Formula 1 is back in Melbourne this week, for the Australian Grand Prix.
For Guenther Steiner and Haas, that means a return to where it all began.
Haas joined the F1 grid for the 2016 season, and that year the Australian Grand Prix was the opening race of the season. The team stunned the F1 world, as Romain Grosjean delivered a shock sixth-place finish, securing eight points for the team in their F1 debut. That was the first time in F1 history that an American constructor finished in the points in their debut race, and the first time any constructor secured points in their debut since Toyota Racing back in 2002.
So this week brings back some strong memories for Steiner and the team.
“I will never forget our first race in 2016 – getting to Australia and being confronted with all the issues we had because it’s still the first race for a team, and it’s very difficult for a new team in Formula 1,” said Steiner this week ahead of the Australian Grand Prix. “For us scoring points, every time I go there I remember that moment and for the team and people who were there on the first day, they still remember it. For us it’s always a great way to come back to that place and remember good memories.”
Of course, much has changed for Steiner and Haas since that debut in 2016. The Australian GP is now the third race on the calendar, meaning that Haas has two races under their belt already, with some mixed results. Drivers Kevin Magnussen and Nico Hülkenberg finished out of the points in the season-opening Bahrain Grand Prix, but Magnussen managed a hard-fought tenth-place finish in the Saudi Arabian Grand Prix, notching the team’s first points of the season two weeks ago.
“This year we started off with a clear target in mind to better our position in the Constructors’ Championship from last year. Obviously, we didn’t score in Bahrain but as we all found out there are four very strong teams now in Formula 1 and the points that are up for grabs are not many,” said the team boss. “In Bahrain, we didn’t score but now we’ve scored one point in Saudi Arabia, and it was done pretty well. By saying that, I mean we didn’t luck into the point, we fought well for it. Getting points is the biggest motivation for the team, if you get points the team is happy and motivated to get up and go to the next race.”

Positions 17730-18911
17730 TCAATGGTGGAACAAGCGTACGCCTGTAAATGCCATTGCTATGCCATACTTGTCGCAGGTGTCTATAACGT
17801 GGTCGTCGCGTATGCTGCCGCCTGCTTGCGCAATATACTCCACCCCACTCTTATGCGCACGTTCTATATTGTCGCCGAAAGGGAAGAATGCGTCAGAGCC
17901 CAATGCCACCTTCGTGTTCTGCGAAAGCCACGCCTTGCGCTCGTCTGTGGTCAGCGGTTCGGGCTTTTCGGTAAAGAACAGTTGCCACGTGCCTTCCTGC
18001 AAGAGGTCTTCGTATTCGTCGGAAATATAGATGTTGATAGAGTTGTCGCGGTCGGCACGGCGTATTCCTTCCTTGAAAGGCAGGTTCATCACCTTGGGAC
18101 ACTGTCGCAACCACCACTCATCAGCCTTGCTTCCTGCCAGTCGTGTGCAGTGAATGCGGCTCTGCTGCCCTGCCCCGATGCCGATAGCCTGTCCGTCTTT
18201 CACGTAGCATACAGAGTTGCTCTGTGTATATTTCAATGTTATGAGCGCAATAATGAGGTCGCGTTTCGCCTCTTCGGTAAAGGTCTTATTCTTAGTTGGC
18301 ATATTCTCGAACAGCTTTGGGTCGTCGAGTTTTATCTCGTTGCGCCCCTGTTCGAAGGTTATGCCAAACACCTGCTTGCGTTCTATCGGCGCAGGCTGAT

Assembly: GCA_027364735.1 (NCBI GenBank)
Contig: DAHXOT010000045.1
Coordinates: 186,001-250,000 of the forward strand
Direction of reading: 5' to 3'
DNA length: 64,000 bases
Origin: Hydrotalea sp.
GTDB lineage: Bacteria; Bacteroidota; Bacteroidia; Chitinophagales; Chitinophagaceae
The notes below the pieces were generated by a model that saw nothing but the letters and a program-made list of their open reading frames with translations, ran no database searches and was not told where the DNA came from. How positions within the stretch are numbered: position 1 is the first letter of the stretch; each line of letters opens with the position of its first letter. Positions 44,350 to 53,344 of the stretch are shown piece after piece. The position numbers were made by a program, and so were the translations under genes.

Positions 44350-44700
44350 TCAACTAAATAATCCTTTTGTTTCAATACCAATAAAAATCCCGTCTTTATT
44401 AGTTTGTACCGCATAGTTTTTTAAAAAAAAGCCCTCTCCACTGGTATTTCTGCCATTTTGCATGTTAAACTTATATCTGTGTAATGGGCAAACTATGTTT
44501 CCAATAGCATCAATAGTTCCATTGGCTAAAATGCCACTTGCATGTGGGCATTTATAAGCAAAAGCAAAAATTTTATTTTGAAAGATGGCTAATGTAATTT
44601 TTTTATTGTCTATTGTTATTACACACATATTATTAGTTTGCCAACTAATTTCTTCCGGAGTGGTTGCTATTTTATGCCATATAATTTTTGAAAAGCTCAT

The driver that secured that point in Saudi Arabia, Jeddah, also has fond memories of Melbourne. Back in 2014 Magnussen made his F1 debut in the Australian Grand Prix driving for McLaren, and secured a podium in his very first race, finishing third. “When I look back, I feel like I was a child back then. It’s basically a third of my life since then and a lot of stuff has happened since,” recalled Magnussen. “It was a very intense weekend because having your first Formula 1 race weekend in itself is a big thing, a great experience on its own. Then, getting on the podium made it that much more special and certainly one of the weekends in my life that I’ll remember forever.”
Things have certainly changed since 2014, and the Danish driver admits that a podium in 2023 would mean much, much more.
“A podium would definitely mean more now than back then though. Back then, I was in a whole different mindset, as I came from junior categories where podiums, wins and championships were a regular thing. Getting on the podium in Formula 1 was a big thing but it was also something that I almost expected and anticipated, whereas reality showed later on that it wasn’t going to be the norm,” said Magnussen. “Now, it would mean so much more because it’s not something I’m anticipating as such – I’m dreaming, hoping and working towards it – but it’s not something we can expect, so it would mean a million times more than it would back then.”
Can Haas notch a podium Down Under? As Steiner concedes, the grid is as tough as ever.
“As we’ve discussed, there are only a few points available for the midfield teams and everyone is in that midfield, from P6 down it’s all midfield, there is nobody behind. We must take every opportunity,” said the Team Principal. “I think we are in the midfield, the upper end of it, but every race could see a change where each team is. The only thing to do at the moment is to work hard and try not to make mistakes because they will cost dearly.”
The Australian Grand Prix kicks off with practice sessions later this week. We’ll see if Haas can rekindle some of that magic Down Under from 2016 this weekend.